Well, a few words…but you get the point.
I first heard of The Catcher and the Rye when I was fifteen. So, curiosity leading the way, I stopped into my highschool library to check a copy out. The librarian informed me that the book had been banned at our school. She said it had been banned for years, then was unbanned for a few years, until a parent complained about its content. In fact, there was a box of newly banned books sitting on the librarian’s desk, which, she informed me, were on their way to the trash.
It astounded me that I lived in a society that would ban books, let alone throw them in the trash.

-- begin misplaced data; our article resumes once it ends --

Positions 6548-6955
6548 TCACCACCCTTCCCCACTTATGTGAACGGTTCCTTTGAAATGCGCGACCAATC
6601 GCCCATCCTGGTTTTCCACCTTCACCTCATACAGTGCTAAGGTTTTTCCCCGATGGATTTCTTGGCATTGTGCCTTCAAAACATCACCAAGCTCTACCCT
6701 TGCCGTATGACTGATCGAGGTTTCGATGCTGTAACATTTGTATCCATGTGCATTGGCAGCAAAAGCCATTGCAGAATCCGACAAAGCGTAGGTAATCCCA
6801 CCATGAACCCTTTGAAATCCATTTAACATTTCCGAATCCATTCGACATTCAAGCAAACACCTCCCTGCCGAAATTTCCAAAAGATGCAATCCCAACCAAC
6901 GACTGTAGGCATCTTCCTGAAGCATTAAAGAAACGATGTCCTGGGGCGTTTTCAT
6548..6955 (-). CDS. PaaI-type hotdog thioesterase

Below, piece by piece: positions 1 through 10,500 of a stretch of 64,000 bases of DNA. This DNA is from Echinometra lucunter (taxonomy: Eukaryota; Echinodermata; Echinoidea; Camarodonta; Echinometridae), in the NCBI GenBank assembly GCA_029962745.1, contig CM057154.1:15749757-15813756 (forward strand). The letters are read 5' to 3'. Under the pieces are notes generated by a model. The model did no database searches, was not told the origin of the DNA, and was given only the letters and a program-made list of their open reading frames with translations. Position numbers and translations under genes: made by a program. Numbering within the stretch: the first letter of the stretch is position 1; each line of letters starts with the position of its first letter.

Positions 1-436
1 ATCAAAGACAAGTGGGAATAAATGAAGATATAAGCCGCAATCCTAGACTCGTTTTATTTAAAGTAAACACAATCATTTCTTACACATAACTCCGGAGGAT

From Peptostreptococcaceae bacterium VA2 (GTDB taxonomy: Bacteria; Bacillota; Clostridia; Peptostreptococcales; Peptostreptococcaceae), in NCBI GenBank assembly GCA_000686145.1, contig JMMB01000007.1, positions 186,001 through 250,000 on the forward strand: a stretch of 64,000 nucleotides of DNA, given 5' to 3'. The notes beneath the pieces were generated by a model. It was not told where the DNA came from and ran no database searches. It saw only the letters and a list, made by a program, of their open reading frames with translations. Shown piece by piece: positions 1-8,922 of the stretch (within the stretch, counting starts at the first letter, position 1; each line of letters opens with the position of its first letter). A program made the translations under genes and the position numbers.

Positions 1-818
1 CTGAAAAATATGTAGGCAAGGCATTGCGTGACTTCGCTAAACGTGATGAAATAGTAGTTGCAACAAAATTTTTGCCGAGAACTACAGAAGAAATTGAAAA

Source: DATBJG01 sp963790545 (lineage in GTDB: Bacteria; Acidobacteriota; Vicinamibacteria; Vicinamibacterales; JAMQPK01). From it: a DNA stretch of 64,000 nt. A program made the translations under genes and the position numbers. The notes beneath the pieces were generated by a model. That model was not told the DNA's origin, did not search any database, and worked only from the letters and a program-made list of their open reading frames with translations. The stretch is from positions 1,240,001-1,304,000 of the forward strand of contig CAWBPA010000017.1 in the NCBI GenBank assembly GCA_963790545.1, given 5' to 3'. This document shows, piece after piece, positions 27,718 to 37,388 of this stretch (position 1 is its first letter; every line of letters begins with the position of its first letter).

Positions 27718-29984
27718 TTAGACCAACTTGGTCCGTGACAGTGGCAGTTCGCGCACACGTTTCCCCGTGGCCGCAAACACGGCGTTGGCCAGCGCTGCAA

I confess, I stole a copy of The Catcher in the Rye out of that box. And I read the whole thing that night.
Now, I’m not advocating stealing, but I am encouraging kids to get out there and read every banned book you can find. If they (and by they I mean whoever banned the book in the first place) don’t want you reading it, then find out why. Read it. Learn from it. And don’t let a simple-minded thing like banning stop you. If they‘re banning a book, chances are, you should be reading it, passing it around to your friends, digging into those pages and mining for gold.
Banned Books Week was several months ago, but the ALA (bless their book-lovin’ hearts) have excellent lists of the most commonly banned books. Read those lists. Put them to memory. And then seek out the books on them.
As for me, I’m going to sit down and reread The Catcher in the Rye tonight. It’s a newer copy.
I read the last one until it fell apart.